• Russian National Minority in Estonia
  • 26 Years of Apartheid and Ethnic Discrimination

  • By Dmitri Suhoroslov | 25 Jan 18 | Posted under: Central and Eastern Europe , Estonia
  • With the proclamation of independence by Estonia in 1991, the Estonian political elite took action to prevent the Russian national minority from governing the country, depriving Russians of their political and civil rights. The Estonian Left needs the support of the European Left in its struggle for equality and human rights.

    The nationalist parties that took control of the state passed a law on citizenship, which essentially deprived Russians (unlike Estonians) of the unconditional right to citizenship. This, in turn, limited their role in the adoption of fundamental laws. For decades, the Russian national minority was not able to influence the laws that were adopted or defend its interests in legal and political fields. During this period, there was a unique and unprecedented mass deprivation of the civil and political rights of a group of the population. It constituted approximately 32% of the country’s population (approximately 500,000 people at the time, mostly Russians).

    The Russian language was abolished as a state language and received no other status in return, despite more than one third of the population considering it to be their native language. The preservation of the Estonian nation (even to the detriment of other people living in the country) was written in the Constitution as one of the state’s main goals. This created the legal basis for the so-called ethnic superiority of Estonians over other people living in the country (primarily Russian).

    At the beginning of the 21st century, a number of politically biased decisions were made to gradually transfer Russian schools to the Estonian language. The Russian national minority took such a policy as an attack on its constitutional rights, ignoring the rights of parents to choose the language of education and, most importantly, ignoring the basic rights of children to preserve their national identity. There was no dialogue with the Russian minority representatives on this matter (which is of vital importance to the Russian minority). Appeals for the preservation of some Russian secondary schools, in accordance with the law (4 appeals have already been launched!), have not yet obtained support from the government.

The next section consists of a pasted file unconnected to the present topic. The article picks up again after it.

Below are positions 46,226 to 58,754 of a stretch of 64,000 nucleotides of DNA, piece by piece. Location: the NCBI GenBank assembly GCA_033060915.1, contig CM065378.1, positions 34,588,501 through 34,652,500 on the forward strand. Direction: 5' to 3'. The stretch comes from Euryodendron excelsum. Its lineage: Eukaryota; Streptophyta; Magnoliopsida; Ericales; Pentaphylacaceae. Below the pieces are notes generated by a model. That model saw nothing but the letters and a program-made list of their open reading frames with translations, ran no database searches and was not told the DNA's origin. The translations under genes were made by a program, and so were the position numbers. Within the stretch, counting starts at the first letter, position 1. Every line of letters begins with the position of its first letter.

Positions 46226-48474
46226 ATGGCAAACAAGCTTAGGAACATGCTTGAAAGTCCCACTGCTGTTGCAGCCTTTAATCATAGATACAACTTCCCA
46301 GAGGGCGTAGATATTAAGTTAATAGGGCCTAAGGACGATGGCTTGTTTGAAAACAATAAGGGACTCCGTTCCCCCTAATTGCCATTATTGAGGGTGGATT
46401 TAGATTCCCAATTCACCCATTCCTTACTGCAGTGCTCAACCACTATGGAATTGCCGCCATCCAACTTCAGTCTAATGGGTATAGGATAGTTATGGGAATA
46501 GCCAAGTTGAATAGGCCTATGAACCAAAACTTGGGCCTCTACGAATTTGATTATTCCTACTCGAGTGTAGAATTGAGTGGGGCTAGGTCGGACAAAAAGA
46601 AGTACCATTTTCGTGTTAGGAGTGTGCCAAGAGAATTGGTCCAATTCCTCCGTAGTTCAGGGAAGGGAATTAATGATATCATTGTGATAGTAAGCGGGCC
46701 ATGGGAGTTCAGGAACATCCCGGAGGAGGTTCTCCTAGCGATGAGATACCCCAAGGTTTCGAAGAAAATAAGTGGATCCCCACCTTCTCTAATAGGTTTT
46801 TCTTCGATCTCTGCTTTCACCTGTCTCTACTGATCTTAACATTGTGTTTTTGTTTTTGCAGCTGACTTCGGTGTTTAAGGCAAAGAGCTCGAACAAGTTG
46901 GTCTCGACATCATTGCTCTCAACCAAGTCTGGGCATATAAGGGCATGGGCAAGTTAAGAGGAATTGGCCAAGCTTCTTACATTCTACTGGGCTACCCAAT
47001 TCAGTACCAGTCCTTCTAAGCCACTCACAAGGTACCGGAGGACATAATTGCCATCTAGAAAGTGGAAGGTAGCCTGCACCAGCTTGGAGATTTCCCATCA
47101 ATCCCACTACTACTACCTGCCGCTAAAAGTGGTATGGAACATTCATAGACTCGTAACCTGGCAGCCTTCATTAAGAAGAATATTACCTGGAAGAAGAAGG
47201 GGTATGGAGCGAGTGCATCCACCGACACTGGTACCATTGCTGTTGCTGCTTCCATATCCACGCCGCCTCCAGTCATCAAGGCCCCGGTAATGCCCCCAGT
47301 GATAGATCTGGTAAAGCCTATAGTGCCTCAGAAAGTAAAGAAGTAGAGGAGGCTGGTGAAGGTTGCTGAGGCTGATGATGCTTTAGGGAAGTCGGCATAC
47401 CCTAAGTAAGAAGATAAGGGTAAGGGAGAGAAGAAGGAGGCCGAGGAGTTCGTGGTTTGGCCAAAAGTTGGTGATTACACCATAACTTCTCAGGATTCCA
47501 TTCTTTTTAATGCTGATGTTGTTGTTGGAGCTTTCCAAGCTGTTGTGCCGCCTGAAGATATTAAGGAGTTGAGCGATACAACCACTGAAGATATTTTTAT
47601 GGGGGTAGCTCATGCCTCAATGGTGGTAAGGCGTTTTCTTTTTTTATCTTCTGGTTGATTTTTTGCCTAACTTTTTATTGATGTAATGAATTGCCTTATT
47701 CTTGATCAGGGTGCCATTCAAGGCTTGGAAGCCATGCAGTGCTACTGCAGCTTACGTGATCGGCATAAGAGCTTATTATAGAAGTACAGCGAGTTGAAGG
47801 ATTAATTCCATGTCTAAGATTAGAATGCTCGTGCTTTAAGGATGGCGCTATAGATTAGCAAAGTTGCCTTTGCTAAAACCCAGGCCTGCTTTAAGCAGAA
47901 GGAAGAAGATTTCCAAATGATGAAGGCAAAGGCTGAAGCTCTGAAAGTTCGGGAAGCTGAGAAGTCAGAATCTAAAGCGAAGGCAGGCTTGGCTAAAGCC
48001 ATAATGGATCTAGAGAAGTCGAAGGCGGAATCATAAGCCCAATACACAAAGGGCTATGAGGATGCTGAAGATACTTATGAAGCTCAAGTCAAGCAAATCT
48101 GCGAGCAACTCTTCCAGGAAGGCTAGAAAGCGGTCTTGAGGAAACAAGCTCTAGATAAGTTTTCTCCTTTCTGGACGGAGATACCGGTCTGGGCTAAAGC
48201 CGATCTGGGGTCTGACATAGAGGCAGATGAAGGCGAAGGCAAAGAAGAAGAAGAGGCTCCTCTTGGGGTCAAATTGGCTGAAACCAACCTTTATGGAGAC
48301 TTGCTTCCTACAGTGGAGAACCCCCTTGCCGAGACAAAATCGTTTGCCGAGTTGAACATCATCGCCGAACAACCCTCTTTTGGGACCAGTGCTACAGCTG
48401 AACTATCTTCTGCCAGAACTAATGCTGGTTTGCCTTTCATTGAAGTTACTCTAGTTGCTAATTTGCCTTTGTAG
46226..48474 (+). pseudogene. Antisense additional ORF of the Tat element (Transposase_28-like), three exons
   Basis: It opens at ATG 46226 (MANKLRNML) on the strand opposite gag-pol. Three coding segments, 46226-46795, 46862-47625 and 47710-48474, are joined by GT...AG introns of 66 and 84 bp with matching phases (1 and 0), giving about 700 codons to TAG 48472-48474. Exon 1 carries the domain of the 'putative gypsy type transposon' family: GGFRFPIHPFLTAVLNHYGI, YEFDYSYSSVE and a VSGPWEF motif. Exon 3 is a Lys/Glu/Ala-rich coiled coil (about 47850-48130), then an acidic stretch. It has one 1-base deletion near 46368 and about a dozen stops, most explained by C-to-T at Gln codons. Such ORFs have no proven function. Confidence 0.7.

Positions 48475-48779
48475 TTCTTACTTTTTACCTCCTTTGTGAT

Since Estonia was ruled mainly by right-wing and right nationalist parties, the language of ethnic hatred, intolerance and ethnic superiority prevailed over the Russian minority. Russians are not perceived to be part of those who have the right to rule the country, but as a certain group of alien people who must only carry out the orders and demands of the state apparatus. This situation is due to the fact that almost 2 out of 3 Russians (and this is about 20% of the population) still do not have Estonian citizenship, and therefore cannot participate in parliamentary elections. Some of them were forced to take Russian citizenship due to high demands for Estonian citizenship. A considerable proportion of Russians (currently about 6% of the country’s total population) have remained stateless; they have “alien” passports.

    A strange regime of apartheid has been built in the country, where a significant part of the population is deprived of civil and political rights on ethnic grounds. Even those Russians who have acquired citizenship are far less likely to get a high-paying job; for example, ethnic Russians only make up about 3% of officials. The level of poverty and unemployment among Russians is significantly higher than that of Estonians (especially in the period of economic recession). A similar ethnocratic regime was established in Latvia.

    It is naive to believe that Estonia can solve these problems in a short space of time; over the course of 26 years of independence, this has not been done. The realities are such that, without external pressure from the European Union and the entire international community, the abovementioned problems cannot be solved. Our party (Estonian United Left Party) pays great attention to this issue. We advocate respect for civil and political rights, for equality in this sphere, and for the absence of xenophobia in our country. We hope to receive the support of the entire left movement and, in particular, the European Left (of which we are part) in our struggle for equality and human rights.


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